Transplant Day +40

It’s been 40 days since my bone marrow transplant, and I am feeling as well as can be imagined. About this only strange side effects I am showing is the same two from ten days ago, the acid taste, and the swollen right leg. I’m wearing a compression stocking most days, which helps the swelling, and I am learning which foods make the taste the worst, and avoiding them, while trying to stay with the robust, spicy foods that overpower the taste. Mexican and Thai seem to do the trick.

In addition, on Day +30, my doctors took some extra blood to run a chimerism study, basically DNA testing to see how much of my bone marrow and immune system is still mine, and how much belongs to my donor. The test is named for the Chimera, a creature in Greek mythology, made of lion and snake and goat. In any case, their tests were promising – my lymphatic, or immune system, tested 83% as my donor, while the myeloid system, or my bone marrow, is 100% that of my donor. This is exciting news, and it means my treatment is doing better than expected at this time in my treatment.

So, looking forward, I now focus on the effects of having someone else’s immune system trying to keep my healthy, and do what the doctors tell me, to avoid serious GVHD.

More to come!

Milestone Number 1 – Day +30

Today is Day +30 from my bone marrow transplant, and I feel great!

For one thing, I managed to get through the neutropenic phase – when my immune system was essentially gone – without developing any infections or fever. I stayed out of the hospital, and my doctor tell me that puts me in an elite group. He told me maybe 2 percent of his patients pull it off. Well, I’m proud to be in that group.

I’ve also managed to avoid a lot of the side effects so far. No nausea, no vomiting, no bleeding. So far the only thing I got were some mouth sores (gone now), and a skin rash on my right leg only (likely from low platelet level, and gone now).

I also have a nasty, acid taste in my mouth, which makes eating some things, pretty disgusting. And, my right leg swells up from the knee down, more in the evening.

Those last 2 make the doctors scratch their heads. They tell me they are likely to go away fairly soon, so I’m not worried.

Of course, I have yet to get into the GVHD realm, but I am confident we will deal with that when it comes. For now, I am trusting God and His wonderful blessings!

This Feels Weird

When I checked in for my original treatment on March 15, I got an arm band as a hospital patient. Soon, they added another band with my blood information on it, to make transfusions easier. Ever since then, I wore the red striped blood band. Every three days I got a new one. In fact, if you look at photos of me, they all have that band.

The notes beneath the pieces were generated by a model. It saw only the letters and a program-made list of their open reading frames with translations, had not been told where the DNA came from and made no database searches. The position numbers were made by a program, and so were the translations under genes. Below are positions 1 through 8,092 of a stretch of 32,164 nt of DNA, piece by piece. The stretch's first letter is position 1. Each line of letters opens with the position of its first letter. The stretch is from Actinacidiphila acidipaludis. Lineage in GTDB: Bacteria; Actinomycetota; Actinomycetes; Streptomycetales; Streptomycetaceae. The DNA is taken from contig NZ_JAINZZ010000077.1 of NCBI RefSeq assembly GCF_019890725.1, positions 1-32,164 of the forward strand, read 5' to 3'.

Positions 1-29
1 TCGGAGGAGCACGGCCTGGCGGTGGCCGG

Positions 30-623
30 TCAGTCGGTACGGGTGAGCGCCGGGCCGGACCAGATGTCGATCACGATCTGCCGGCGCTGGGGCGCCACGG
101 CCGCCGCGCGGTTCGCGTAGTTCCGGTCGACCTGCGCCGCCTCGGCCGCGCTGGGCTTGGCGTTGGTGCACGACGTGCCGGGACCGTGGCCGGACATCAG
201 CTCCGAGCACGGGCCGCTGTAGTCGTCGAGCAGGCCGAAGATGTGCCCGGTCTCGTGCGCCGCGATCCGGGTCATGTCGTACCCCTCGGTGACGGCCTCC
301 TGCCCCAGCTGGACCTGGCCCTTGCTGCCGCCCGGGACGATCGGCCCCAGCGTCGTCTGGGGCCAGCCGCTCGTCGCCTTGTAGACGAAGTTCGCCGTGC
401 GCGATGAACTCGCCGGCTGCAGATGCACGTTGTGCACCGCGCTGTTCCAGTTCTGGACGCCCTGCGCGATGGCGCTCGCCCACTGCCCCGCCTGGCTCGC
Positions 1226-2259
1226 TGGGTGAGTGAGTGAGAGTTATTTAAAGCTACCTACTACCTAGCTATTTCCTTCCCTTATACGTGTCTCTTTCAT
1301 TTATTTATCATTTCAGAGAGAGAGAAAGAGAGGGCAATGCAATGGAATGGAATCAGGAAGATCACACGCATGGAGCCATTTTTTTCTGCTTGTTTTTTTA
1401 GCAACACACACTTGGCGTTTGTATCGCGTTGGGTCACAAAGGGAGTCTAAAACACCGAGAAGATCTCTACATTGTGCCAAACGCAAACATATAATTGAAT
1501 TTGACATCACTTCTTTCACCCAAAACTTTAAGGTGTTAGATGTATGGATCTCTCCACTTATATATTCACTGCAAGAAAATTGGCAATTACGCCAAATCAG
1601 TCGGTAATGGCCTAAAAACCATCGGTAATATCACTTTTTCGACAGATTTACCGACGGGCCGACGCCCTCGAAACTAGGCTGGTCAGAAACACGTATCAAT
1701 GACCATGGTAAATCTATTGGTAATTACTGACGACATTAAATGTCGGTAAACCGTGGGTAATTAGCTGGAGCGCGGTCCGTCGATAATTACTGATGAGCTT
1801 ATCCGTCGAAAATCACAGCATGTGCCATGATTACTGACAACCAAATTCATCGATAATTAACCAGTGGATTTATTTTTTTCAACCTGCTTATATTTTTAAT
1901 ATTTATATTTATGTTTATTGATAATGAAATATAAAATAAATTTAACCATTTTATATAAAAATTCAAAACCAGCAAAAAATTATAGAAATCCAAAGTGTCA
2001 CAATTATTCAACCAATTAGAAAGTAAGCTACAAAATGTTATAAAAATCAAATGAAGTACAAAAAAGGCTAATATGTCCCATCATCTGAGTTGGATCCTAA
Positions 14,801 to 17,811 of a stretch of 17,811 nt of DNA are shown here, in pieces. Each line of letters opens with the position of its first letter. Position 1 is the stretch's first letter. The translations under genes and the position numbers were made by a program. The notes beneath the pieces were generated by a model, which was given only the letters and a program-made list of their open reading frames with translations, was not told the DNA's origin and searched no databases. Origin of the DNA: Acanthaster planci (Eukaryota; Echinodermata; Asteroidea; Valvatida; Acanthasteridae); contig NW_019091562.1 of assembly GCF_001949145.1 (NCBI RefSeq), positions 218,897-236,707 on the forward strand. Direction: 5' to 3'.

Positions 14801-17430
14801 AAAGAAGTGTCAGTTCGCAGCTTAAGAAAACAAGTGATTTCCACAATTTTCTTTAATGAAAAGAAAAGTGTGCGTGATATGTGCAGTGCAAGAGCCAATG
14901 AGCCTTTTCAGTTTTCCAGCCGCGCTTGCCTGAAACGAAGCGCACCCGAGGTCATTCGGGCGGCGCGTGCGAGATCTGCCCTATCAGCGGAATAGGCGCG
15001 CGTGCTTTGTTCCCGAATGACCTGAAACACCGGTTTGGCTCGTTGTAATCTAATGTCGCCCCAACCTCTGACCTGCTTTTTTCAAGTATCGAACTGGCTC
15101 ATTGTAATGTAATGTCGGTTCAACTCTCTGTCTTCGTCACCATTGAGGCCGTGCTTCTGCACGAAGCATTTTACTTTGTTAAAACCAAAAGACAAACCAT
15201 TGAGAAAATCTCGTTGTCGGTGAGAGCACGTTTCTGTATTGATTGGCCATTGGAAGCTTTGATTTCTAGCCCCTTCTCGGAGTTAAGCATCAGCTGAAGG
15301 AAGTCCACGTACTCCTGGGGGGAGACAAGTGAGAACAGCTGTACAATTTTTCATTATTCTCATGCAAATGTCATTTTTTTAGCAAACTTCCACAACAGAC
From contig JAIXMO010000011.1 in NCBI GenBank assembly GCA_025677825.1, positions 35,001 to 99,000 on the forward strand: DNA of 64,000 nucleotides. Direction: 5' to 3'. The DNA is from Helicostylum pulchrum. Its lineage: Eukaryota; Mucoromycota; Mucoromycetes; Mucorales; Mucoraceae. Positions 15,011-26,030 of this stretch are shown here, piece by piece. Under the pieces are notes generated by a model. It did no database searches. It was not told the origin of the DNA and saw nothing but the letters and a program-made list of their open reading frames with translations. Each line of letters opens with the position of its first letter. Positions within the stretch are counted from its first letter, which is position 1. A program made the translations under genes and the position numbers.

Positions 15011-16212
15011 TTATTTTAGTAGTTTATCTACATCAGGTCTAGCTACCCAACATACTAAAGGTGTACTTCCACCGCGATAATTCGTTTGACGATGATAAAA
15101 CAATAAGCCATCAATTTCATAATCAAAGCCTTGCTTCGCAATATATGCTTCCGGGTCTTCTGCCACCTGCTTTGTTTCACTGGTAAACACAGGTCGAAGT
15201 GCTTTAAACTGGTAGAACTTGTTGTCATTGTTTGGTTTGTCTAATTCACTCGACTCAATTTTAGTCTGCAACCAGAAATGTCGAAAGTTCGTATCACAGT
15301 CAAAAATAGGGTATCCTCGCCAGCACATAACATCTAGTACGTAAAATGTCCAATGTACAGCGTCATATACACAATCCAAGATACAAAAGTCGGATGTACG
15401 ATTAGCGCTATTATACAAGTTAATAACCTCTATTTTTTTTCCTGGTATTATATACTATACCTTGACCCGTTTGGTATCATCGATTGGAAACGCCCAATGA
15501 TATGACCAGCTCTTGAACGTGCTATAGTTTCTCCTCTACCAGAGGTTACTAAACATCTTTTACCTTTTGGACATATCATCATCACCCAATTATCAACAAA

Until today.

My CBC numbers have finally reached the level where, should my new marrow go its normal way, I won’t require any more blood or platelets. So today, my nurse cut off my last band.

So for the first time in four months, my left wrist is empty. Weird.

I’m sure I’ll get used to it.

Transplant Day + 15

So it’s been 2 weeks since the transplant, and I have to admit, I am a little embarrassed by how well I am doing, kind’ve like not talking about a no-hitter. But so far I have had no severe side effects from the chemo or transplant. So I thank God for this, and I keep going.

Today, my ANC level was above 1,500, meaning that the transplanted marrow has begun engrafting. My platelet level stayed the same, too, and since platelets are forever dying and being replaced (and mine have consistently been dropping, so that I required transfusions), this means my new marrow is making platelets.

About the only bad reaction I have had so far is that all my food has a really bad, sour acid taste. This leads me not to have much of an appetite, and I pretty much eat until I’m not hungry, then stop. The good news is that my doctor thinks this should only last a couple more weeks at most.

When do to the clinic every day, I hear about other patients who are having serious side effects, and some of them lead to hospitalization. In fact my doctor told me that he was somewhat surprised that I hadn’t been hospitalized, since most of his patients do. 

Well, I guess I’m going to be That Guy. We’ll see.

Transplant Day +11

I have now reached Day 11 post transplant, and things seem to be progressing as expected. How do I know? Every day, at my clinic visit, the nurse asks me a series of questions about how I’m doing. Mouth sores? Fatigue? Skin rashes? Any nausea or vomiting? Headache? Bleeding? How’s your appetite?

And now I’m getting sores on the sides of my mouth and in the internal jaw portion, that makes it impossible to open my mouth more than a couple of inches. I also am getting a red rash on my right leg, thanks to low platelet count. Fortunately it doesn’t itch or hurt. And I also get tired a lot.

So I guess headaches and bleeding and no appetite are next. Oh, well, I can live with it, since God is making sure I live with it.

I bottomed out on all my blood numbers two days ago, and I’ve had to have blood transfusions and platelets. The good news is that they all seem to be heading back up; my ANC count (the measure of my immune system, basically) went from zero to 0.04 to 0.12. Progress.

What this means is my old marrow is dead and the new marrow is taking over. And that has its own interesting effects and side effects. I can hardly wait.